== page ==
In this work, we investigated the prevalence of SARS-CoV-2 antibodies among donors who donated their blood from January to April 2020 in the cities of Wuhan, Shenzhen, and Shijiazhuang. These three different cities, locating in the central, south, and north of China, have similar population size but of distinct COVID-19 incidence. Moreover, the potential risk factors for SARS-CoV-2 seropositivity were analyzed.

Results

Characteristics of enrolled blood donors

Almost all blood donors donated in the three blood centers during the study period were enrolled, totaling 38,144 blood donors, including 17,794 were from Wuhan, 6810 from Shenzhen, and 13,540 from Shijiazhuang. The characteristics of the involved donors were summarized in Table 1. The median age was 33 (IQR, 19–47), 36 (IQR, 19–53), and 40 (IQR, 33–48) for donors from the three cities, respectively. Among these donors, 29.5–37.7% were female.

Table 1 Characteristics of enrolled blood donors.

Antibody prevalence of SARS-CoV-2 among blood donors

Among all samples, 544 (544/38,144, 1.43%) were TAb-positive (all were HIV-free), of which 463 (463/17,794, 2.60%) were from Wuhan, 27 (27/6810, 0.396%) from Shenzhen, and 54 (54/13,540, 0.399%) from Shijiazhuang. All the TAb-positive samples were further tested for SARS-CoV-2 IgG antibody against receptor-binding domain (IgG-RBD) of the spike protein or nucleoprotein (IgG-N), IgM antibody, and pseudotype lentivirus-based neutralization tests (ppNAT). Finally, 398 (398/463, 85.96%) donors confirmed the presence of SARS-CoV-2 neutralization antibody by the ppNAT tests. The screening and confirmatory procedures were shown in Fig. 1. The results revealed that the crude SARS-CoV-2 seroprevalence in the three different populations was 2.22% (395/17,794, 95% CI: 2.01–2.45%) in Wuhan, 0.029% (2/6,810, 95% CI: 0.0081–0.11%) in Shenzhen, and 0.0074% (1/13,540, 95% CI: 0.0013–0.042%) in Shijiazhuang, respectively. After age–sex standardization by population distribution of the three cities, the SARS-CoV-2 seroprevalence among 18–60-year-old adults (18–65-year-old adults in Shenzhen) was 2.66% (95% CI: 2.24–3.07%) in Wuhan, 0.033% (95% CI: 0.0029–0.267%) in Shenzhen, and 0.0028% (95% CI: 0.0001–0.158%) in Shijiazhuang, respectively. Among all confirmed seropositive donors, 96.48% (384/398) were IgG-RBD positive, 77.64% (309/398) were IgG-N positive, and IgM antibody was detectable in 261 (65.58%, 261/398) donors.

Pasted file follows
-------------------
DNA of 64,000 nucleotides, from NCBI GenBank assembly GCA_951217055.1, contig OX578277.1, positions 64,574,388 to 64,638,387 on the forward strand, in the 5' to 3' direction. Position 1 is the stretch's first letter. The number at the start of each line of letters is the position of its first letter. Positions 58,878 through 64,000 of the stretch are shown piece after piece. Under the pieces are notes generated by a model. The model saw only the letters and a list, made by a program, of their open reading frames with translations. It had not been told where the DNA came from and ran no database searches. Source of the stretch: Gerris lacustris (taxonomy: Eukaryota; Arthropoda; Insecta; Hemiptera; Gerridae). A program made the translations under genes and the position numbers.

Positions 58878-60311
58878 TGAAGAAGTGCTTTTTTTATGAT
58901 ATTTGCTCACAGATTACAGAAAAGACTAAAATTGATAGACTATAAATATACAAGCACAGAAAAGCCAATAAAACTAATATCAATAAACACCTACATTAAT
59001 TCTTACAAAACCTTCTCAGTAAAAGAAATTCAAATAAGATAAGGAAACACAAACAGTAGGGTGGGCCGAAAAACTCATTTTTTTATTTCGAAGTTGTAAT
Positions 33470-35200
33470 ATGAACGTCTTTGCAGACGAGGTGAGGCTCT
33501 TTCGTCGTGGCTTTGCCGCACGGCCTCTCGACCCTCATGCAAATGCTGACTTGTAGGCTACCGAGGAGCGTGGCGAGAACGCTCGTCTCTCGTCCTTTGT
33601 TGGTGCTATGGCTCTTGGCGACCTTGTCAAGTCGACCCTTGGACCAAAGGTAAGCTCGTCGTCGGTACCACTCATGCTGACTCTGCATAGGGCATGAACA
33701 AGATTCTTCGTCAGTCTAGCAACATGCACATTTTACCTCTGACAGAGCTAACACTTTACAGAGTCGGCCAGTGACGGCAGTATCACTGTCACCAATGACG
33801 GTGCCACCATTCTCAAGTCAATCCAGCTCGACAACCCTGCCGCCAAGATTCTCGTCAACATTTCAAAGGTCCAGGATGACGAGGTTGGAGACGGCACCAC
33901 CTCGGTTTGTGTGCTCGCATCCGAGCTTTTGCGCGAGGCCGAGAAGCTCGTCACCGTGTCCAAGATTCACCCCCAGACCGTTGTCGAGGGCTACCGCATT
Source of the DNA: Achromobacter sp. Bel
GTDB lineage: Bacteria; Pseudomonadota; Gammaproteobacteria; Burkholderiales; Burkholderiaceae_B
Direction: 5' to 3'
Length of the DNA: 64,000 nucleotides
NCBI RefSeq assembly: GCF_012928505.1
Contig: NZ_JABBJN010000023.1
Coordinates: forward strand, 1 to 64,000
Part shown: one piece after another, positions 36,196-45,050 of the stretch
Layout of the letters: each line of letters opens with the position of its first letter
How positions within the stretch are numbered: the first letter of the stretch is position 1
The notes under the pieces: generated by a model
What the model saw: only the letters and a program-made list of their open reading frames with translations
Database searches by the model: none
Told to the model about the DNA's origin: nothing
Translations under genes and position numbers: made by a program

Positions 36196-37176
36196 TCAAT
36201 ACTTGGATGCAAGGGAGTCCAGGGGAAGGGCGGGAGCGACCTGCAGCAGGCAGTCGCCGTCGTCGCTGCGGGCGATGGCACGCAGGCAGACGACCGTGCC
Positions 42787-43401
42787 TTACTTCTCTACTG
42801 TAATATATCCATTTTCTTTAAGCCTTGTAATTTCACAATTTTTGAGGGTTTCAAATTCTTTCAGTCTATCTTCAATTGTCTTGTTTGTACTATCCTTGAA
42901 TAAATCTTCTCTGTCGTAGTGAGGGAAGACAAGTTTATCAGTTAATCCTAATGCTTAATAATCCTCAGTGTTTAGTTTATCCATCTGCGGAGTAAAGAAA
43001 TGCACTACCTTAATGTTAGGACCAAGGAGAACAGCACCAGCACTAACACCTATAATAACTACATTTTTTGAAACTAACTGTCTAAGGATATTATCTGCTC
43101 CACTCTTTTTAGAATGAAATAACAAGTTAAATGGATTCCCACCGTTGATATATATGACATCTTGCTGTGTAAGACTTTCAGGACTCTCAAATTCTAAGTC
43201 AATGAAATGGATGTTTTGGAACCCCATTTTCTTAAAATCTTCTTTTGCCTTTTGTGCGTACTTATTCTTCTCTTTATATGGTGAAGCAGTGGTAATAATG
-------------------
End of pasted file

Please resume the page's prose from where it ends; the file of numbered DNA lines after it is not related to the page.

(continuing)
Fig. 1: Flowchart of screening and confirmatory procedure.
figure1

A total of 38,144 blood donations were tested for SARS-CoV-2 total antibody (TAb). Those reactive were further confirmed by neutralization assay and tested for IgG antibody against receptor-binding domain (RBD) of the spike protein and nucleoprotein of SARS-CoV-2 (IgG-RBD and IgG-N), and IgM antibody against SARS-CoV-2. Three-hundred ninety-eight donors were finally confirmed for SARS-CoV-2 seropositivity. The numbers of donations tested for specific antibodies in three cities are shown in the gray box. The crude seroprevalence of antibodies to SARS-CoV-2 among blood donors was calculated by the number of confirmed positive donors divided by the total number of tested donors: 2.22% (395/17,794, 95% CI: 2.01–2.45%) in Wuhan, 0.029% (2/6810, 95% CI: 0.0081–0.11%) in Shenzhen, and 0.0074% (1/13,540, 95% CI: 0.0013–0.042%) in Shijiazhuang, respectively. R, reactive; NR, nonreactive; IgG-RBD, IgG antibody against receptor-binding domain (RBD) of the spike protein of SARS-CoV-2; IgG-N, IgG antibody against nucleoprotein of SARS-CoV-2.